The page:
A couple of weeks ago, we discussed how all students, particularly those who are struggling, benefit from the provision of explicit instruction (Baker, Gersten, & Lee, 2002; Carnine, 1997; Doabler et al., 2012; Witzel, Mercer, & Miller, 2003). Van de Walle (2013) characterizes explicit instruction as highlystructured, teacherled instruction on a specific strategy. He explains how this approach can help uncover or make overt the thinking strategies that support mathematical problem solving for students with disabilities.
We started a list of the methods and elements of explicit instruction. To continue this series of blogs, here are some additional elements of explicit instruction as well as examples and/or steps to carrying out these recommendations.
Beginning each lesson with a clear statement of the objectives and goals for that lesson so that students know not only what they are going to learn but why it is important and how it relates to other skills and strategies they have already learned. For example:

Reviewing prerequisite knowledge and skills prior to starting instruction that includes a review of relevant information not only to ensure that students’ have the prior knowledge and skills needed to learn the skill being taught in the lesson but also to provide students an opportunity to link the new skills with other related skills and increase their sense of success. For example:

Modeling the desired skill or strategy clearly to demonstrate for students what they will be expected to do so and can see firsthand what a model of proficient performance looks like. When completing these models, think aloud for students so that each step of the strategy or skill you perform is clear and to clarify the decisionmaking processes needed to complete the procedure or solve the problem. For example:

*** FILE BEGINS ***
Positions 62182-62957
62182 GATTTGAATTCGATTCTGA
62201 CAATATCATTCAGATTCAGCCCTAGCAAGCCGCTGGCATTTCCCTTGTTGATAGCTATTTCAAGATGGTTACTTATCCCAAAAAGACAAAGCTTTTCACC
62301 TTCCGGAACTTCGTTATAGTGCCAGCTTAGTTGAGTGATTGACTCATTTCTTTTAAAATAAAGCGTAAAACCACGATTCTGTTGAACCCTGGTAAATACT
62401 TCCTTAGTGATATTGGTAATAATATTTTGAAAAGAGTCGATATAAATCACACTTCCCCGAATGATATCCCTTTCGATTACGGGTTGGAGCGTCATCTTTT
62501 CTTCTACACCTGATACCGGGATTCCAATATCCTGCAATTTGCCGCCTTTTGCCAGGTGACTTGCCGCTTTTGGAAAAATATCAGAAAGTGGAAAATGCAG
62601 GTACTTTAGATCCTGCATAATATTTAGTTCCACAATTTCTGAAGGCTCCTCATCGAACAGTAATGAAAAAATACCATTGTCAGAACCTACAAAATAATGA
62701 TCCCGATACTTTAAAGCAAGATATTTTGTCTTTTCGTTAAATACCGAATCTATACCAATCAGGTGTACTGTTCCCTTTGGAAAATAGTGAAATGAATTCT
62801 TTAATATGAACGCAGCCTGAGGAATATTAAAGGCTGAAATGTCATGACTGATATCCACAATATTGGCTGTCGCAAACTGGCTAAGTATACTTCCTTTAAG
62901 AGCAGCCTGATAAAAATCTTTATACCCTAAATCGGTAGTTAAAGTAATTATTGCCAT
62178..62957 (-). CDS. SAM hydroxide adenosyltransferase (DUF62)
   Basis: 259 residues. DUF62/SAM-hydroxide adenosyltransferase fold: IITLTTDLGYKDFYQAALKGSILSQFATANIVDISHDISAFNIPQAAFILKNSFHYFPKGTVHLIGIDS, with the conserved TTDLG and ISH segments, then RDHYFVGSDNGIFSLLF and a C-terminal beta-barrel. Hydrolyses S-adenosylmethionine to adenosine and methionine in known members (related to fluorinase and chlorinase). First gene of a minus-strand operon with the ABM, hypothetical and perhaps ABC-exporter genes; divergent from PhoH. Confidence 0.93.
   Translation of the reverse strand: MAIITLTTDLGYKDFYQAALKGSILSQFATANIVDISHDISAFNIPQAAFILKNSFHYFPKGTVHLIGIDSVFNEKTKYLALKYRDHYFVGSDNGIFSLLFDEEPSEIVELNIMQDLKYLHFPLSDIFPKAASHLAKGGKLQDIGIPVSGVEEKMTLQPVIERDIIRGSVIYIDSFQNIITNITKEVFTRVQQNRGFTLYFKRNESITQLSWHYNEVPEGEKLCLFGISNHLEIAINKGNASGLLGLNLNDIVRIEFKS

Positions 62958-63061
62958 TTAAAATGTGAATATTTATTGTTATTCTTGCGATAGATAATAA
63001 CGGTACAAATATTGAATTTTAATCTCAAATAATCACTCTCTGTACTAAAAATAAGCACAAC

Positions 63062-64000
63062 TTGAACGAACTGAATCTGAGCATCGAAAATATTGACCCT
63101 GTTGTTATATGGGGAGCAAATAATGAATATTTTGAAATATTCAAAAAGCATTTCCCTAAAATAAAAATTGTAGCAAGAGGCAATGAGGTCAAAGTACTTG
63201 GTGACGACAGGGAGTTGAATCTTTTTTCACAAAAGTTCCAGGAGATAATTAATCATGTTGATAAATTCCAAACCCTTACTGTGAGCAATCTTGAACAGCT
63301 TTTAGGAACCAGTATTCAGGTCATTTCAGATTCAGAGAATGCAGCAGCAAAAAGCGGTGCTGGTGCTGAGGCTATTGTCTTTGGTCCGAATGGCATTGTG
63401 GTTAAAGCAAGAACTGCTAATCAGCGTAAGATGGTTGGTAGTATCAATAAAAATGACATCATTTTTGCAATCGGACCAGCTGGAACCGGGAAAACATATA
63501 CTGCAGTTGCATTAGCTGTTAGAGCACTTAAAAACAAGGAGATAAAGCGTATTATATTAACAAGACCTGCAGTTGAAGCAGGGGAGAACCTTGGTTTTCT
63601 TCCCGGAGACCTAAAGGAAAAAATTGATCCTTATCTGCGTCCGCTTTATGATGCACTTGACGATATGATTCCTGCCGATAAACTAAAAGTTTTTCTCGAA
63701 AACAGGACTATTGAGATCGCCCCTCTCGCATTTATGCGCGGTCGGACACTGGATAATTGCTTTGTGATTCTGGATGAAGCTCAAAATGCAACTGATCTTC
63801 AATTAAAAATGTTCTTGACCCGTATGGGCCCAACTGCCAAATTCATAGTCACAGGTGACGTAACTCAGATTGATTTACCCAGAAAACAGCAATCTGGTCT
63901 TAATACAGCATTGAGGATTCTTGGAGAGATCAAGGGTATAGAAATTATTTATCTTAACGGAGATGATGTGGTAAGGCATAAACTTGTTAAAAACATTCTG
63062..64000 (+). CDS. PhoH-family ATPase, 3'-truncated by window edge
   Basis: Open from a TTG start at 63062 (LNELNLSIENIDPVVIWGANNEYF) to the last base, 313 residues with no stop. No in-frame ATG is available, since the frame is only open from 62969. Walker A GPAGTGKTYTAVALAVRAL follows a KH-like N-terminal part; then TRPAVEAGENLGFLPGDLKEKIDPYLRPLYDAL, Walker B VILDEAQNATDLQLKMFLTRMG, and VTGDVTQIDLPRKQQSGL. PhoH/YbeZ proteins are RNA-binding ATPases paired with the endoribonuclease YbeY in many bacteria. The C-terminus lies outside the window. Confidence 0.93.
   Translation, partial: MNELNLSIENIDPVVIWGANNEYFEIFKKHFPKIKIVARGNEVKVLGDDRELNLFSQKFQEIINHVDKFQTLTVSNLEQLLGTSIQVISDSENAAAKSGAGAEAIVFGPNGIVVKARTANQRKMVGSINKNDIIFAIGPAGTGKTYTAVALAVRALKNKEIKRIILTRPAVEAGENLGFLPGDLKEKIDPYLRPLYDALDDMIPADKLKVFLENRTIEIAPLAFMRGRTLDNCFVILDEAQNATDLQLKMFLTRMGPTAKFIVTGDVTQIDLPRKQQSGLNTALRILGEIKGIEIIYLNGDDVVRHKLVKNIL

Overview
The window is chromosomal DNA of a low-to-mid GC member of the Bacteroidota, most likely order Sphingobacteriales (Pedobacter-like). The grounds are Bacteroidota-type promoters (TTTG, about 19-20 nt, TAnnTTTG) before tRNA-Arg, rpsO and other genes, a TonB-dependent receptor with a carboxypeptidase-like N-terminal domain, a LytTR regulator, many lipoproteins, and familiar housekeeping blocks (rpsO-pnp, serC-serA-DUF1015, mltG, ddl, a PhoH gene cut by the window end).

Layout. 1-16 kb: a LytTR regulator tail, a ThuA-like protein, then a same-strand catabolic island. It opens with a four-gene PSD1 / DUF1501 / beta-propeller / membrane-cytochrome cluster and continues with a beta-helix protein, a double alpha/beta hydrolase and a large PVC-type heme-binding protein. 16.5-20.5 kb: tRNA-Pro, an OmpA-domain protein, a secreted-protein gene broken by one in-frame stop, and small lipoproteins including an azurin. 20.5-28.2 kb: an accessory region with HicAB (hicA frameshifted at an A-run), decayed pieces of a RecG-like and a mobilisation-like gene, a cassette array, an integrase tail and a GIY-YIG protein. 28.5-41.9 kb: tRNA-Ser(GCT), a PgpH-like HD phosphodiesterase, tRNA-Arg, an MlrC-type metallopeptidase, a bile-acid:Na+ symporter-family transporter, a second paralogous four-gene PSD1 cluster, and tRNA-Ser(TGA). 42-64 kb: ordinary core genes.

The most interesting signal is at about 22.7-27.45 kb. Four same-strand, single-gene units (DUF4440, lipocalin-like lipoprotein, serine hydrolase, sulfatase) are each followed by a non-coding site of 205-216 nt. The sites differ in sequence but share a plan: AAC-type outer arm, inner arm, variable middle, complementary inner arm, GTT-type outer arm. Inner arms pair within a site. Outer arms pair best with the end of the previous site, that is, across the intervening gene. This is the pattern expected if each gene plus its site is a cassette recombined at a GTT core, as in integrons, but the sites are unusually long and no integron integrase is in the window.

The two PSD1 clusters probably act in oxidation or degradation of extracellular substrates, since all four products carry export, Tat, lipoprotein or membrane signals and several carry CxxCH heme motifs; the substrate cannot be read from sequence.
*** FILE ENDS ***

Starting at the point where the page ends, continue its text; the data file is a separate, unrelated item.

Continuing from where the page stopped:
Providing guided and supported practice by regulating the difficulty of practice opportunities from easier to more challenging and providing higher levels of guidance and support initially that is gradually decreased as students demonstrate success. For example:

Baker, S. K., Gersten, R., & Lee, D. (2002). A synthesis of empirical research on teaching mathematics to lowachieving students. The Elementary School Journal, 103, 5173.
Carnine, D. W. (1997). Instructional design in mathematics for students with learning disabilities. Journal of Learning Disabilities, 30, 130141.
Doabler, C. T., Cary, M. S., Jungjohann, K., Clarke, B., Fien, H., Baker, S., Smolkowski, K., & Chard, D. (2012). Enhancing core mathematics instruction for students at risk for mathematics disabilities. Teaching Exceptional Children, 44, 4857.
Van De Walle, J.A., Karp, K.S., & BayWilliams, J.M. (2013). Elementary and middle school mathematics: Teaching developmentally, 8th edition. Boston: Pearson.
Witzel, B. S., Mercer, C. D., & Miller, M. D. (2003). Teaching algebra to students with learning difficulties: An investigation of an explicit instruction model. Learning Disabilities Research & Practice, 18, 121131.
No comments:
Post a Comment
Please comment.